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Election: Barriers should be lower for recreational programs

The city offers recreation fee subsidies and some free drop-ins, but one candidate says there are too many barriers in applying.
Karina Reid is the RITE candidate in the May 29 byelection.

With child poverty rates in some areas of Richmond at 40 per cent and seniors poverty rate above 20 per cent, one council candidate wants more recreational program subsidies for low-income residents.

Karina Reid, running as the RITE candidate in the May 29 byelection, said there are “class barriers” stopping low-income residents from accessing these public programs.

“Everybody’s moving through the world on different levels,” she said.

The fact that some areas of Richmond have child poverty rates of around 40 per cent, according to First Call, is “appalling,” Reid said.

And, while many programs, like the food bank and hot lunch programs, are helpful, Reid sees them as a “band-aid solutions.”

“We need to look at bigger issues,” she said.

To help with accessibility to public facilities, Reid suggested, instead of the current $300 subsidy for children and youth and $100 subsidy for adults and seniors, there should be 60 free drop-in admissions at Richmond’s recreation centres for all low-income residents.

Reid said this could be an immediate — but temporary — way to help support vulnerable people who have been struggling during the COVID-19 pandemic.

Furthermore, applying for the city’s recreation subsidy and subsidy programs like JumpStart are as complicated as “doing your taxes,” said Reid, who has helped friends fill out the forms.

Some drop-in programs, however, are currently free for those who have a subsidy, for example, aquatic programs.

Community centres often are a “lifeline” for many people — especially noticeable when they shut down last March — and given the increase in mental health issues related to the pandemic, they should remain accessible and low barrier, Reid said.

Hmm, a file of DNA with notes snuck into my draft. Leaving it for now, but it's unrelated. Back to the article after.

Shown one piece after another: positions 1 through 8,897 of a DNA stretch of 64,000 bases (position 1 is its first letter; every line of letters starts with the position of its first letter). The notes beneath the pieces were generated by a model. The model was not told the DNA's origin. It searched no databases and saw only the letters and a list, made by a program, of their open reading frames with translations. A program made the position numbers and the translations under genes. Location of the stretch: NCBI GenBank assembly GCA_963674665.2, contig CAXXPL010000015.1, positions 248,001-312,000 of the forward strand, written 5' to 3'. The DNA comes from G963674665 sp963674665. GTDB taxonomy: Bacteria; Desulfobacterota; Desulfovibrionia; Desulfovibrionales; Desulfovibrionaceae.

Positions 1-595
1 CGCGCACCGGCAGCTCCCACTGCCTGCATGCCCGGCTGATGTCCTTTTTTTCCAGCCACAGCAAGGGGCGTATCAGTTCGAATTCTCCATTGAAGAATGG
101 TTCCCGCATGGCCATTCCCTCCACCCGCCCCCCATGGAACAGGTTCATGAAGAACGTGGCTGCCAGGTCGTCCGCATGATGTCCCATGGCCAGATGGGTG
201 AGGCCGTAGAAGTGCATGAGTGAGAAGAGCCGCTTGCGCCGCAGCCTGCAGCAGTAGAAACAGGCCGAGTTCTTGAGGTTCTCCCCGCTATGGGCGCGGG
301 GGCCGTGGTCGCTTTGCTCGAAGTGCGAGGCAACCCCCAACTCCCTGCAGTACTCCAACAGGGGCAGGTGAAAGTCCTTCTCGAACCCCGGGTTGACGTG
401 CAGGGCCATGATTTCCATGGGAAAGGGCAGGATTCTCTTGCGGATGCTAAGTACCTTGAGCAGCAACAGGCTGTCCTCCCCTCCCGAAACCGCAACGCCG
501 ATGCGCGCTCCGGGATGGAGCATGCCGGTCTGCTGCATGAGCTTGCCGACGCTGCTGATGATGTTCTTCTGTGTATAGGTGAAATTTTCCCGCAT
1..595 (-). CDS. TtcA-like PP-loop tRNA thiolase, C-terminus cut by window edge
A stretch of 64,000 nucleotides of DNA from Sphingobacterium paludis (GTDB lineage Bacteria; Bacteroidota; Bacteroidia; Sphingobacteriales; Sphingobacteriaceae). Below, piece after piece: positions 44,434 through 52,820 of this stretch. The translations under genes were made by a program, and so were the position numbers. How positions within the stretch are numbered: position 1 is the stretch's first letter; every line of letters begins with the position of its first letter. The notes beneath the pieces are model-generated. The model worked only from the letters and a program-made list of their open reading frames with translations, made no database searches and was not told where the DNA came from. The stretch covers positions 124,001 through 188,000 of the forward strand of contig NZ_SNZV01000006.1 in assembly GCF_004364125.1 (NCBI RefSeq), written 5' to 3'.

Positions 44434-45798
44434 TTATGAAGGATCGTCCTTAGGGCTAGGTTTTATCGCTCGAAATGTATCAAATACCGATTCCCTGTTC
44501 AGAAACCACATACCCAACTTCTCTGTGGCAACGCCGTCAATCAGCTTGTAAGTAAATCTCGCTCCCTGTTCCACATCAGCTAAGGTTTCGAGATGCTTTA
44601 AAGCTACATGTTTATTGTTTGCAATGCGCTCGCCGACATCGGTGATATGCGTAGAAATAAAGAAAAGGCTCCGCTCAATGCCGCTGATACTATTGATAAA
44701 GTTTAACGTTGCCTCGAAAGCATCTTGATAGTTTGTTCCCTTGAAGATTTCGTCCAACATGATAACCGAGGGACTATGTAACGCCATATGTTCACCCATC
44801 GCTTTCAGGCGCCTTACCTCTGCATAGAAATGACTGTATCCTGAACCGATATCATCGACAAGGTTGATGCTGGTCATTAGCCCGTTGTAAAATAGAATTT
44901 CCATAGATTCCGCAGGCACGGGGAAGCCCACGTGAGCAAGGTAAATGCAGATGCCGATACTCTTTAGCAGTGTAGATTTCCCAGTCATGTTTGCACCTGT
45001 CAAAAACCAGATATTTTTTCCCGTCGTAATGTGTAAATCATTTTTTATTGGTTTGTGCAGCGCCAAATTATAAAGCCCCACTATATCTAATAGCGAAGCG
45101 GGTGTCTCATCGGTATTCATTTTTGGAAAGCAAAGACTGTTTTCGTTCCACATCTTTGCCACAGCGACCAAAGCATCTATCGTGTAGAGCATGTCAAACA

With rising homelessness in Richmond, Reid sees community centres as part of the solution.

“If you’re struggling with homelessness, maybe if you had access to community centres and you felt like you were part of a community, you felt like you belonged, maybe it could give you a sense of community and hope,” Reid said.

In the meantime, there are many people who never access community centre, and Reid thinks this is because for some fees remain a barrier.

She said she knows of families whose teenaged children have never learned to swim.

“Access to swimming lessons shouldn’t be based on class and barriers — every child should know how to swim,” Reid said.

A single person can receive a subsidy if their after-tax income is below $24,183. The threshold is higher depending on the number of people in a household.

Reid would like to see some public information campaign to let people know community centres are for everyone.

“The foundation of a healthy democracy is community and that starts at a library and a community centre,” Reid said.